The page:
An analysis by the Washington Post finds that firearms killed more children and teens in 2020 than car crashes, which have long been the leading cause of death for young adults.

This change resulted from a 30 percent increase in the number of gun deaths for people 19 and younger in 2020. The paper found that gun deaths continued to outpace cars for that age group in 2021, as the gun homicide rate increased. Firearms increased by an additional 8 percent.

Subsequent analysis has been revised The Centers for Disease Control and Prevention records deaths for people ages 1 to 19 from 2011 through October 2021. A research letter published in the New England Journal of Medicine (NEJM) last week indicated that firearms became the leading cause of death in those Ages 2020, deaths from motor vehicles, which include pedestrians, cyclists and skaters.

The Washington Post found deep racial disparities within the overall pattern. Non-Hispanic black youths are the only group for whom firearms are more lethal than cars. The paper found that for non-Hispanic whites, Hispanic Americans, and non-Hispanic Native Americans, cars still kill more young people than guns do.

Young blacks, who have long suffered one of the highest rates of gun deaths Among all racial and ethnic groups, experienced a A jump of 39 percent – the largest increase – in 2020. The rate of lions Young An additional 13 percent increase in the first 10 months of 2021, the most recent CDC death records are available.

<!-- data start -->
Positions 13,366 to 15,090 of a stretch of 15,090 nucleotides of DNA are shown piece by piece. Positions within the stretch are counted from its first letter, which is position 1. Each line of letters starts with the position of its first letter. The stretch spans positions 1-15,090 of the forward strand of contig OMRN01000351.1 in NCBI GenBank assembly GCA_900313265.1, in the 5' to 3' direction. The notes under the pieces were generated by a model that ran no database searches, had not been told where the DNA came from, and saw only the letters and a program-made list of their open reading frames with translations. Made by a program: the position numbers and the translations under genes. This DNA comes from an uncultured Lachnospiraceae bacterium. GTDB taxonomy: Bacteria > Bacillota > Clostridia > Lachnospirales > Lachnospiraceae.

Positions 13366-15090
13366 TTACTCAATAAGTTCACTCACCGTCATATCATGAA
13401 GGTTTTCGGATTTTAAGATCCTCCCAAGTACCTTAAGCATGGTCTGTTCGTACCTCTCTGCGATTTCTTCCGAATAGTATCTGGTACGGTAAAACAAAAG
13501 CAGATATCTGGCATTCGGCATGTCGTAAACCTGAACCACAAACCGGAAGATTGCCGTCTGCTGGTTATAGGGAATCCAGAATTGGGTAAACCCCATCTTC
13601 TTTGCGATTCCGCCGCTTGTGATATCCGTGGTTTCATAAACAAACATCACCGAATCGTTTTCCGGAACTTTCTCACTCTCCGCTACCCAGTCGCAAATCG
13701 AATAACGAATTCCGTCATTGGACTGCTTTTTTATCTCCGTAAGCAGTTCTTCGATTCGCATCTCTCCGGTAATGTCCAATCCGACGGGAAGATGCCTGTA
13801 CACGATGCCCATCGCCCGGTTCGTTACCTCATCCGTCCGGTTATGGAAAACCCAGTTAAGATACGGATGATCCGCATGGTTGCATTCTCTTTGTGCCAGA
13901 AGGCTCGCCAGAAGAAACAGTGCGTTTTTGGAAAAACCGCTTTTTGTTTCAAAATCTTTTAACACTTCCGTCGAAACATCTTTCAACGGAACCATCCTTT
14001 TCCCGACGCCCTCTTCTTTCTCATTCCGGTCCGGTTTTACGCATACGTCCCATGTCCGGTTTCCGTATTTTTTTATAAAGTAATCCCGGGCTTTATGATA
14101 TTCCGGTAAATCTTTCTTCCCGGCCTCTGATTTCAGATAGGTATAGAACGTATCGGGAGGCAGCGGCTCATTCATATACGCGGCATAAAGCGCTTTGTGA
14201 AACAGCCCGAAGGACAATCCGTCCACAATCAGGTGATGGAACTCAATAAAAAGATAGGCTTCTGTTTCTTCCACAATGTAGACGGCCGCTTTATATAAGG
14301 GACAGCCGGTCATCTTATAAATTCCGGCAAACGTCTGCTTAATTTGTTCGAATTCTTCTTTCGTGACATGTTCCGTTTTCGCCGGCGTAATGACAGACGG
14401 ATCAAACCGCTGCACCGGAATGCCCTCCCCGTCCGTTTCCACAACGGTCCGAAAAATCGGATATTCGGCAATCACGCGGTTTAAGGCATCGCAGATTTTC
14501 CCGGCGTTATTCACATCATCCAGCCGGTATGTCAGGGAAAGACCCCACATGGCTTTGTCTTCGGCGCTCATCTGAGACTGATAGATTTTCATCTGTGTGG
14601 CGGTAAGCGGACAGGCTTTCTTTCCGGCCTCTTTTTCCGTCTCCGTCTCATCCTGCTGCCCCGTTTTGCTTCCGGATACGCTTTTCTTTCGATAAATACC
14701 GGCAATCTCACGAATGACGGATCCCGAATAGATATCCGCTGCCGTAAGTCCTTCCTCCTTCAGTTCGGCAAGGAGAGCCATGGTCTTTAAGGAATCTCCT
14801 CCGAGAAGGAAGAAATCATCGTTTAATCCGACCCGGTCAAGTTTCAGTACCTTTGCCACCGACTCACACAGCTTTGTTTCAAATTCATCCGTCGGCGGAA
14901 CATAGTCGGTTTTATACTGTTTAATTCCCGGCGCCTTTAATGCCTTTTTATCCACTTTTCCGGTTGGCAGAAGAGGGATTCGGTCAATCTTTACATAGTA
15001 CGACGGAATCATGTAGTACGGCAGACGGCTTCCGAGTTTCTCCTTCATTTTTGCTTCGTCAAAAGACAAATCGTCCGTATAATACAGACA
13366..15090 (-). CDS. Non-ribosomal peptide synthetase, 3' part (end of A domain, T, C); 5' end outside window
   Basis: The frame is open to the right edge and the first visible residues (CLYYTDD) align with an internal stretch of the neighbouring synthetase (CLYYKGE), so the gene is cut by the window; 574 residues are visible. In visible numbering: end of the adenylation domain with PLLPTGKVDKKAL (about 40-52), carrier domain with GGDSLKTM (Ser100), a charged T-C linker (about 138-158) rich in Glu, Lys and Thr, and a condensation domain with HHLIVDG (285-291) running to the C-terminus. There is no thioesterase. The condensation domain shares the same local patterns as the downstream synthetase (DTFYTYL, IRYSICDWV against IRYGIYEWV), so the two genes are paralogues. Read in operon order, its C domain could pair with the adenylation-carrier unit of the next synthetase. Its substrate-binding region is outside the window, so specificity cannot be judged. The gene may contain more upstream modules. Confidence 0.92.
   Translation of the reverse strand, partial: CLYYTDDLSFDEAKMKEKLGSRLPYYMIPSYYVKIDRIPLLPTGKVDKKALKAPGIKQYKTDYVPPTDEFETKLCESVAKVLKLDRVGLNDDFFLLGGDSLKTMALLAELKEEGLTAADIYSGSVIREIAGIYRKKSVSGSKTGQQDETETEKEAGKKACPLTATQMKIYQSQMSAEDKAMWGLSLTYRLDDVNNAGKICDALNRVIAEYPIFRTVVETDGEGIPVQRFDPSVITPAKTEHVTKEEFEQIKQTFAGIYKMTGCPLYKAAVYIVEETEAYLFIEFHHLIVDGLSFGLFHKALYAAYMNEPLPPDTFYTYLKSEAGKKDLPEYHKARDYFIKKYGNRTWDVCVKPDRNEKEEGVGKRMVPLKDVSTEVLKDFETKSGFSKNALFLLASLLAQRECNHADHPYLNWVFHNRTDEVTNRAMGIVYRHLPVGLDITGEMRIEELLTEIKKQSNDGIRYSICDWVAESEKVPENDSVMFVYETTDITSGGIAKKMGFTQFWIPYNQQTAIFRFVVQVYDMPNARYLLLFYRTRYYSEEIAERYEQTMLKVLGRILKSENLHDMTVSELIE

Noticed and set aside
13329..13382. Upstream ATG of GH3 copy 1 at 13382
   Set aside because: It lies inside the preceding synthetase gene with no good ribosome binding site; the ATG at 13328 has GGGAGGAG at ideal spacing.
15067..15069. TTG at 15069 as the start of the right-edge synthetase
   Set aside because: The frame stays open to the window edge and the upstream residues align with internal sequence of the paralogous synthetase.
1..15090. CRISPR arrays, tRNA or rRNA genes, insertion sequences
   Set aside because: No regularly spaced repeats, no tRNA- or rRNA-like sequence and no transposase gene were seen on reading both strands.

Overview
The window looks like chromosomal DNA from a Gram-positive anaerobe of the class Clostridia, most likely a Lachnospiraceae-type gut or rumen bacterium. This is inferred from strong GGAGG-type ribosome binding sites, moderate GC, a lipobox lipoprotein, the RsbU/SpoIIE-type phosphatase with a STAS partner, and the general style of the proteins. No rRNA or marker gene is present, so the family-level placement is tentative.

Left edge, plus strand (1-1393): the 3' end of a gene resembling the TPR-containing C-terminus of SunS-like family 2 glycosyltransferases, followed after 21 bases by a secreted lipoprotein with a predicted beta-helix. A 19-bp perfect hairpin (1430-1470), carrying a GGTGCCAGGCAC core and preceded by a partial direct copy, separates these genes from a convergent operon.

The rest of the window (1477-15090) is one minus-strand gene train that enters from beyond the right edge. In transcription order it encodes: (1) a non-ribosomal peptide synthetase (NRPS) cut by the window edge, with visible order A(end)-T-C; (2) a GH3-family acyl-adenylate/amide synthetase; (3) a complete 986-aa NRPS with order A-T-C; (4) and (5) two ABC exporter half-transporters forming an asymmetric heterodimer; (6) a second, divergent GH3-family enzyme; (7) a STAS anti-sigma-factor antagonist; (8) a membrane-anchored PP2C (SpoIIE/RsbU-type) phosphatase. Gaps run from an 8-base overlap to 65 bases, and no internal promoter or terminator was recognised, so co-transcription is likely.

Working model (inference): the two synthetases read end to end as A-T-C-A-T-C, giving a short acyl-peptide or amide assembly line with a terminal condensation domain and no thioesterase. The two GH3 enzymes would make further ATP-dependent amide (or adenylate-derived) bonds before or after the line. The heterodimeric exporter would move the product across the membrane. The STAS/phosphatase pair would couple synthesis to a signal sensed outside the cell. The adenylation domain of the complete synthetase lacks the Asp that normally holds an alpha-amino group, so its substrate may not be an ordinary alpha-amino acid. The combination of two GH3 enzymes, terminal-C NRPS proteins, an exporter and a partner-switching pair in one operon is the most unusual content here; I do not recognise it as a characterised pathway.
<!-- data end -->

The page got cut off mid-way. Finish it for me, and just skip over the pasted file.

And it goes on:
Gun deaths also increased by 37 percent among Hispanic youth in 2020 and 17 percent among non-Hispanic whites. Yet cars still kill more youngsters than the guns of those populations.

Gun deaths also increased by 34 percent for non-Hispanic Native Americans and Alaska Natives in 2020. That group had the second highest rate of gun deaths after non-Hispanic blacks.

Asians have the lowest death rates from firearms, as well as vehicles. Guns killed the same number of Asian children as cars in 2020 and 2021. The gun death rate for Asians decreased in both years.

“The increased death rate associated with firearms reflects a long-standing trend and shows that we are still failing to protect our young people from a preventable cause of death,” the authors of the NEJM paper wrote.

The country is very active in trying to reduce car deaths, said Jennifer M. Whitehill, a University of Massachusetts researcher who specializes in injury prevention. The government spends money and uses research to formulate policies for safer roads and vehicles.

“But our government has proven unwilling or unable to do the same with those killed and injured by firearms,” Whitehill said.

She said that although governments “regulate drivers and vehicles”, “reasonable policies that can reduce shootings are not widely implemented”.

If the country treats gun deaths as preventable — as it does with car crashes — families might not experience such grief and tragic loss over and over again,” Whitehill said.

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